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BlindRacer
02-12-2010, 10:18 AM
I've been reading as much as I can on all the recent and current cases that affect us here in CA (even read all 170 some odd pages to Heller v DC). I was wondering if there was an easy, very straight forward list of all the recent and current cases, with their decisions/ or when they'll be decided, and with how and when exactly it might affect us.

I think it would be wonderful, for myself, and anyone else who is fairly new to the political realm of this to be able to catch up on all this information, and not miss anything in their searches.

One thing specifically that I'm wondering is when McDonald is decided, how and when will that affect us in California. Is it an automatic incorporation, or do we need to file another case, with McDonald as backing? And what will the incorporation really do? Will it lift the AW laws/high cap mags/etc?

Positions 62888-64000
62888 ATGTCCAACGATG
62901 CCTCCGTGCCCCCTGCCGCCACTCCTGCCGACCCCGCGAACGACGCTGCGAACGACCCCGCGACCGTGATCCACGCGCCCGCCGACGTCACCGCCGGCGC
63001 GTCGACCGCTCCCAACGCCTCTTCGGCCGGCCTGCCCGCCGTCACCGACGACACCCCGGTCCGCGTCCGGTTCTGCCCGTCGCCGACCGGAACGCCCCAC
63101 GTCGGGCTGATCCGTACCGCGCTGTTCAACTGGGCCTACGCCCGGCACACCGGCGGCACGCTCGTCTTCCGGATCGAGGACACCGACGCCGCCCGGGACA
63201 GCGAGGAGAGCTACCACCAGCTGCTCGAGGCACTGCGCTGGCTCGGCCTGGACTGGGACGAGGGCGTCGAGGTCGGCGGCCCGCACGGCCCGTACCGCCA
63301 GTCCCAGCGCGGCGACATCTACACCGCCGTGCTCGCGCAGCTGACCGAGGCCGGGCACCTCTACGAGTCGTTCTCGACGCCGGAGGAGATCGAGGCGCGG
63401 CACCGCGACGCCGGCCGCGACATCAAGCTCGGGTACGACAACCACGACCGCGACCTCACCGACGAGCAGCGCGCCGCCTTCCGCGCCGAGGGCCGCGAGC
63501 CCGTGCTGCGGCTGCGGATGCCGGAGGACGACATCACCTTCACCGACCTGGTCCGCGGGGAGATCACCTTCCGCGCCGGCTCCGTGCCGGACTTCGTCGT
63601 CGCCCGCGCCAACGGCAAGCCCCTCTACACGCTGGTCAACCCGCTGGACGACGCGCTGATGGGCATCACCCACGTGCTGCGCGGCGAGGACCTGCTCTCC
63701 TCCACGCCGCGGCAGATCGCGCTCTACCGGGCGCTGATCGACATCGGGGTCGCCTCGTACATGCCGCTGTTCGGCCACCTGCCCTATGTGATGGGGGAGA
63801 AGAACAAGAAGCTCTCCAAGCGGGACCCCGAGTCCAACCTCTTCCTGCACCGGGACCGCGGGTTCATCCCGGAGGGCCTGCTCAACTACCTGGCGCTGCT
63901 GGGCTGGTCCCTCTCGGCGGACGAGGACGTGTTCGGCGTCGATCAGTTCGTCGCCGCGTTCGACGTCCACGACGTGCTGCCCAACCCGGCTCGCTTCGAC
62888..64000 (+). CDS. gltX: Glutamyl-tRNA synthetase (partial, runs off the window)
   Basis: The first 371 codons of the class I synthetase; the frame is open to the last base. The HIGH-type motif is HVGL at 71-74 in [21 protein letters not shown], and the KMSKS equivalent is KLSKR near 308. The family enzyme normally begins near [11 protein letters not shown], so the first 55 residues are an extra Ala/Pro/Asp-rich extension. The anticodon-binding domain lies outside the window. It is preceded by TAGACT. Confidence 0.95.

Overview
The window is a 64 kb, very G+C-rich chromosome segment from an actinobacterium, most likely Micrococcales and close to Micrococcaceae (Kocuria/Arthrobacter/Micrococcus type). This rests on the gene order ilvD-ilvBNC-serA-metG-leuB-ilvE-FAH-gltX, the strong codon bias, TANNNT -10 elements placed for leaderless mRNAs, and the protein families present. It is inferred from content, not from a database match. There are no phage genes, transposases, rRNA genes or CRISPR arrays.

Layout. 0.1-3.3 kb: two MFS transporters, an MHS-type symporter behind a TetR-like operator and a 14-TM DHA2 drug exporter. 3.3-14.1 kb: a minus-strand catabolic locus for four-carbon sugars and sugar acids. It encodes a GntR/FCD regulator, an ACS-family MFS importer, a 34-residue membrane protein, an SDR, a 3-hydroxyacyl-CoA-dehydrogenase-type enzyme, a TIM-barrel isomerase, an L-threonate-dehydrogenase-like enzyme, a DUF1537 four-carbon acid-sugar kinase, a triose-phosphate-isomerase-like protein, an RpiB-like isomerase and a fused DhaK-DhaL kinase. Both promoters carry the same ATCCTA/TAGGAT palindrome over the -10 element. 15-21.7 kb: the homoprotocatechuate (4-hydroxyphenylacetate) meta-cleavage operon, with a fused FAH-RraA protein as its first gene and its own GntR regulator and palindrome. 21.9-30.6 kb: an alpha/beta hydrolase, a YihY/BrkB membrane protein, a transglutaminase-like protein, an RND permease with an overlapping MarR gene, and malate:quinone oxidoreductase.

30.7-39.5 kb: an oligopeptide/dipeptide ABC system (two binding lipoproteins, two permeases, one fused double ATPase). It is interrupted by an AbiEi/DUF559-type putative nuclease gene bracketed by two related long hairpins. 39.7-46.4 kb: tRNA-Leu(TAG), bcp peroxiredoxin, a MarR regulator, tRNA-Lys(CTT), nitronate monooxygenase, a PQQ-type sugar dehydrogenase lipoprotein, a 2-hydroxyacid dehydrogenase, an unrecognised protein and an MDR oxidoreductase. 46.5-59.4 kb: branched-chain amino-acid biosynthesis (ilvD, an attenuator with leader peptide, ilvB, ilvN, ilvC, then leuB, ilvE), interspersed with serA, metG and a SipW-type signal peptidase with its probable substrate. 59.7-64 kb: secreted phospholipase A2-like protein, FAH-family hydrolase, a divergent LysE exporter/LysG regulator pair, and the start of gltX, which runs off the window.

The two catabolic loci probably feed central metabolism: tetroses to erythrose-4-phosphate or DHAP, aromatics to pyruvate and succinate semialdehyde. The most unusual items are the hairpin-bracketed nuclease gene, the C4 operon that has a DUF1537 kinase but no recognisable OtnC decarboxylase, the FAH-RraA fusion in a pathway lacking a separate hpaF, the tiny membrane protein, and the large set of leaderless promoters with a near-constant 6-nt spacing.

Any help with this would be amazing. Thanks in advance.



Much of this info is from Calguns' Wiki (http://wiki.calgunsfoundation.org/index.php/Main_Page) page.


Slaughter House: Temporary Loss
Date: 1873
Decision:Determined that the 14th Amendment's Privileges or Immunities Clause did not apply the Bill of Rights to the actions of states (and by extension, local governments)
Affects California: Through McDonald, this case may be overturned, causing the Selective Incorporation process to be moot and unnecessary, as the entire Bill of Rights, including the 2nd Amendment, would be applied against the states.

Heller v DC: WON!!!
Date: June 27, 2008